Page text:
Martyn Hare’s output shares the UK’s own distinct sound palette when it comes to techno, the kind supported by types like scene stalwarts Jerome Hill and Perc. Always dense, raw and packed with power, Hare’s productions for sure have caught our ear for their effectiveness on warehouse rigs. His twelve for Don’t released just earlier in the year in particular carried a devastatingly intense notion of rave that has been on heavy rotation ever since and nudged us to approach the prolific artist and Emetic label head to contribute to our podcast series and engage in a chat looking at his influences and story to date.
You’re born and raised UK – can you tell us a bit about your roots and what your first contact with the techno music you make now was?
My roots in a musical sense is from Grunge and Heavy Metal. I loved Nirvana and Pantera etc (still do), didn’t really get into techno till I was about 18 and started going to Voodoo in Liverpool, and the rest as they say, is history.
Who would you say were your biggest influences?
Not really who, but where. Coming back from nights at Voodoo, The Orbit, Atomic Jam would give me my inspiration.
Leeds in 1988 was a particularly formative time for you how long did you stay up there? Where do you base yourself now?
I was only in Leeds from 2000-2002, but loved it up there. I’m now based in the heart of Somerset, near the Glastonbury festival site.
What do you think is good about the UK scene like from your travels why do you think we have such a gritty aesthetic that’s so prevalent like with the labels you associate yourself with, Perc Trax and Don’t for example?
The UK scene has always been strong in pushing the dirty and tougher side of techno. We’re not scared of a bit of crunch. Not really sure why, never given it much thought. I don’t try to be a “UK” sound, and doubt the other producers and labels do either, it’s just what comes out of us, and a lot of clubs and promoters seems to expect it.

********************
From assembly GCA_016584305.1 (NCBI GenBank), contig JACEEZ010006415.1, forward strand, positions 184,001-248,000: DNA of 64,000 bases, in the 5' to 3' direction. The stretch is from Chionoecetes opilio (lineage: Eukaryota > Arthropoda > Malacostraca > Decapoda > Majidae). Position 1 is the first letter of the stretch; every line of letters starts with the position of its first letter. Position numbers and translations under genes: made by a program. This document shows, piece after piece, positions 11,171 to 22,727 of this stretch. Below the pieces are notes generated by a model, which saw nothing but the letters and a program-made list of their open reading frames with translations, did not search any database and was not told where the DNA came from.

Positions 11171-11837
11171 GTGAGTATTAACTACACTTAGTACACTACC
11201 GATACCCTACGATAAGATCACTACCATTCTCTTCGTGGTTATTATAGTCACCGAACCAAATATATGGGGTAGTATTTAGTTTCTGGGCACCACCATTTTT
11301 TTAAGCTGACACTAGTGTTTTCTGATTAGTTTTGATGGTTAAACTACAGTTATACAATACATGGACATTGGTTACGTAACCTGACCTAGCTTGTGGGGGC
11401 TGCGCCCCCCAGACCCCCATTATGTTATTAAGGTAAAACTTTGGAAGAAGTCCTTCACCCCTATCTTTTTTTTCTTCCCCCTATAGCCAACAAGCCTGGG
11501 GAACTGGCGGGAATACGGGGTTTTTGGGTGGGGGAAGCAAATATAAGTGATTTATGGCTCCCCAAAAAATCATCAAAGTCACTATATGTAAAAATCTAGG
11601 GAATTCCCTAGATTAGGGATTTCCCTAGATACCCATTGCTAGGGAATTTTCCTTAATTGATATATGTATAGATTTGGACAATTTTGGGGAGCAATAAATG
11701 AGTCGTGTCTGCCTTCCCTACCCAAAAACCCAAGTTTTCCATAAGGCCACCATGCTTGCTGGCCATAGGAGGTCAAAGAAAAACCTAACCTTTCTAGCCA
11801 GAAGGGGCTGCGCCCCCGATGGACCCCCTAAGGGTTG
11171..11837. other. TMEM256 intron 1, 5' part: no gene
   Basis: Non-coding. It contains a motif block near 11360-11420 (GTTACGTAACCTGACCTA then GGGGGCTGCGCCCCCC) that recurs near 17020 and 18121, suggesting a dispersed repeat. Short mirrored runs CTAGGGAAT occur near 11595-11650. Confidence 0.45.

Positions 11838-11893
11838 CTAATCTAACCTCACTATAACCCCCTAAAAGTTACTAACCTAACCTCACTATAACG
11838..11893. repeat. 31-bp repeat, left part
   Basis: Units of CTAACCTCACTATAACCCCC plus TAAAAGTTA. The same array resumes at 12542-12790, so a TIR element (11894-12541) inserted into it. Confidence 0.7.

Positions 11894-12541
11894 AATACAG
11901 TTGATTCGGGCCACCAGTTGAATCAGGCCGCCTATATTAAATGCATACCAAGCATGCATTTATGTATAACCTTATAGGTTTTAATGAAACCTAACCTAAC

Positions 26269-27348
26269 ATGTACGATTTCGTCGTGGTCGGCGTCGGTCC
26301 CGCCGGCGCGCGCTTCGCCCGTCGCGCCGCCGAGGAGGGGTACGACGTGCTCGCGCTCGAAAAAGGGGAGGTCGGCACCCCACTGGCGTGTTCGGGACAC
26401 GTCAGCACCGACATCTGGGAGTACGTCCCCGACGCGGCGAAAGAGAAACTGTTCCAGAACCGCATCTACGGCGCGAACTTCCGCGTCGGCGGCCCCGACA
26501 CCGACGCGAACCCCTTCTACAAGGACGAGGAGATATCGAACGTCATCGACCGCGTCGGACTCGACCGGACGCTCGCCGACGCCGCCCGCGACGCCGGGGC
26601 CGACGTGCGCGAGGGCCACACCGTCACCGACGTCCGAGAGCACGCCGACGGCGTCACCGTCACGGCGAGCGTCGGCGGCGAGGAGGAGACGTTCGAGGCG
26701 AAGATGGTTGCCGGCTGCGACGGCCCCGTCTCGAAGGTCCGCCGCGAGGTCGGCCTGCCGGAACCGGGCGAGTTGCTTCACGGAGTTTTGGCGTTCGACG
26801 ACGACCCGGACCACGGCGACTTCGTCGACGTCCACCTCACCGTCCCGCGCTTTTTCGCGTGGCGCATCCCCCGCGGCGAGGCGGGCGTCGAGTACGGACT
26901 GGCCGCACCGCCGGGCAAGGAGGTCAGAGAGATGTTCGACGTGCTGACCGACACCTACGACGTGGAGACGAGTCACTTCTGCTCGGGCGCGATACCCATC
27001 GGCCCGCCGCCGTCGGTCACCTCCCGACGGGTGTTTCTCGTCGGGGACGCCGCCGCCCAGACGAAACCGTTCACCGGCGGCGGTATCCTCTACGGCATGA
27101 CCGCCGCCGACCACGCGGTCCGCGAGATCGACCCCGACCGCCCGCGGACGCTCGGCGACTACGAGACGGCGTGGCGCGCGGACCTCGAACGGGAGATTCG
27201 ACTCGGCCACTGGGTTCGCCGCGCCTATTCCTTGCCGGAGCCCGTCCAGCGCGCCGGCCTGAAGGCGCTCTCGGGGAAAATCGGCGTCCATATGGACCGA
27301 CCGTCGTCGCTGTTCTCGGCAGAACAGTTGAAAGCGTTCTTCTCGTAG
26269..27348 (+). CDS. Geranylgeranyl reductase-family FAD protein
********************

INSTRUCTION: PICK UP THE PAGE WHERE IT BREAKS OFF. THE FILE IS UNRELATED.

Who do you think is doing good stuff right now like what artists are you rating?
Beau Wanzer is doing some awesome stuff at the moment, as well as all the fresh London crew like Ansome and Manni Dee.
What’s the latest with Emetic? Why is it important to you to have your own label?
Emetic is going from strength to strength, and is something I’m really concentrating on lately to push even further and get a bunch of amazing artists on-board.
I don’t think it’s necessarily important to have your own label, it takes up a lot of time, but it’s a good outlet for your music and the music you like. I enjoy the control. As you know, I tend to do tracks a bit on the hard side, sometimes too hard and brutal for a lot of other labels to take on, so it’s always nice to be able to put that stuff out myself. That’s why I started the vinyl only Emetic DNA. Most of those tracks would scare a few people off…
Can you share a bit about your working process in the studio? What’s key to your set up?
I’m quite methodical in the studio, I’m not one of those “live jam” kinda producers. Though I usually record an analogue synth or acid-line in one live take to have that human feel. My ears are key, and knowing my room.
How does this compare to what you take out on the road with you – how do you go about translating your tracks for live performance?
I just shove a load of stems into Ableton and mess with those over my Vermona Kick Lancet. Can’t be doing with taking my studio apart every time.
What’ve you been working on more recently? What’s coming next from you release wise?
I’ve been woking on an album for new side project, working under a pseudonym but I’m not going to tell you what that is. Sorry.
I just had a release out on Leyla Records in collab with JoeFarr, and we working on more stuff. I also have a few tracks on some nice V/A releases from Autofake and Kobayashi out soon. As well as the usual remix work.
And you’ve put together a podcast for the site could you tell us a bit about how you went about putting it together?
I just walked into my studio, turned my decks on and this came out the other side.